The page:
Hi All - I have an issue that has been nagging me forever. Here's an example. I have a layer in a map, and under Properties > Source it shows "Projected Coordinate System: NAD_1983_UTM_Zone_11N" and "Geographic Coordinate System: GCS_North_American_1983". My first question is: am I working with a projected, or a geographic coordinate system? Second: what is NAD 83? Third: is UTM a projected or geographic coordinate system? I'm so freaking confused! The more I look into it the less clear it becomes!
Lastly, when I open the attribute table, create a new field, field type double, etc... calculate geometry the only option I have is to calculate "X coordinate of point" or "Y coordinate of point". Why can't I calculate lat/long in minutes, seconds, etc? What if I wan't both in the same attribute table?
I'm thinking the answers to the first set of questions are huge, and that I know so little about it that I don't even really know how to ask the question. Any help would be greatly appreciated!
Yes, you have a lot of questions that have long answers! First, have you tried reading the map projections guide book in the help? There are several topics each on geographic and projected coordinate systems.
Geographic coordinate system: provides a frame work / reference system for locating positions on a spheroid or ellipsoid. Positions are located using angles and angular units. "Earth model". When displayed in 2D, it's actually projected using something like the Plate Carree map projection.
Projected coordinate system: Two-dimensional framework / reference system for location positions. Includes a GCS as part of its definition. Has to distort data to crush the 3D surface into 2D: distance, shape, area using a map projection and parameters customized for a particular area.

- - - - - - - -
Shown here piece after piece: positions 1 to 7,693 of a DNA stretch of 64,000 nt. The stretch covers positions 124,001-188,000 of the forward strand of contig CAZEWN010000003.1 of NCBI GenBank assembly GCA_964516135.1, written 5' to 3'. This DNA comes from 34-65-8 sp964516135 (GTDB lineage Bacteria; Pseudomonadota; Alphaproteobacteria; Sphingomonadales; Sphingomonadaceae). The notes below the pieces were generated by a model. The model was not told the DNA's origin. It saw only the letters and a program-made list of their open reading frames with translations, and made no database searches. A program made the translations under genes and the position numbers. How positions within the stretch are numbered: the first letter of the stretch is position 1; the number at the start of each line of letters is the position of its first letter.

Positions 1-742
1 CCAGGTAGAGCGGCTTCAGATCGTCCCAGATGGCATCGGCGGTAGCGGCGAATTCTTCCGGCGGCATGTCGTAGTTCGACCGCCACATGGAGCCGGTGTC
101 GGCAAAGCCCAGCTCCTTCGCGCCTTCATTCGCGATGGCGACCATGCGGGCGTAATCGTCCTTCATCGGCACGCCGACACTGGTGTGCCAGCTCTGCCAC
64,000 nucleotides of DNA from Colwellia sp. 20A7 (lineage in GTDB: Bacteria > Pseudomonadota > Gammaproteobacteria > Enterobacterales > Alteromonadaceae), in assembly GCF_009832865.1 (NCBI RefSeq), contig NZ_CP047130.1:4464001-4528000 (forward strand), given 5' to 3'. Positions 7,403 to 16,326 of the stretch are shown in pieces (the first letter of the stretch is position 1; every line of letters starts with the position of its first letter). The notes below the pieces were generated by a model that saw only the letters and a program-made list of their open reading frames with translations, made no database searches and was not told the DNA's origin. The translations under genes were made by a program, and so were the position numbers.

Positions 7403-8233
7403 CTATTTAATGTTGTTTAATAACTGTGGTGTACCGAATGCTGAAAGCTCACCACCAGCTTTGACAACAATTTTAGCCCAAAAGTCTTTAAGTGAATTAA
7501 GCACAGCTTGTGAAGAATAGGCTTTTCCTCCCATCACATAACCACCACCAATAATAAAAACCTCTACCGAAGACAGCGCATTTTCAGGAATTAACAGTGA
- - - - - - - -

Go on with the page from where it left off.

NAD 83 / NAD 1983 / North American Datum 1983: a GCS built using data from Canada, US, ?and Mexico? Finished in 1986 before GPS really got going, there have re-adjustments since in both Canada and the US. Canada: CSRS. US: HPGN / HARN, NSRS2007, and 2011.
UTM: Universal Transverse Mercator. A grid system designed by the military. It's divided into 6 degree wide zones (there are a few exceptions) and covers the entire world. The map projection is transverse Mercator, with similar parameter values for each zone. The poles have separate UPS zones that use the stereographic projection. Can be used with any GCS, although the military uses WGS84 almost exclusively.
DMS is a string format, not a double value. You can store only one value per double precision field, but can certainly add two fields to a table! You may need to set the data frame to a geographic coordinate system first. Also check out the Convert Coordinate Notation tool.
Nonetheless, I strongly recommend you to take serious time to familiarize yourself with the basic concepts, as the consequences of inappropriate and incorrect usage can be devastating (yes, not only on paper but also literally, I once worked a short period for an oil company, and they had a special introduction to coordinate systems for new employees working in GIS that started with an oil platform going up in flames due to wrong usage of coordinate system information - this was no joke!)
Read as much as you can from different sources, ultimately, things should start to clear up a bit.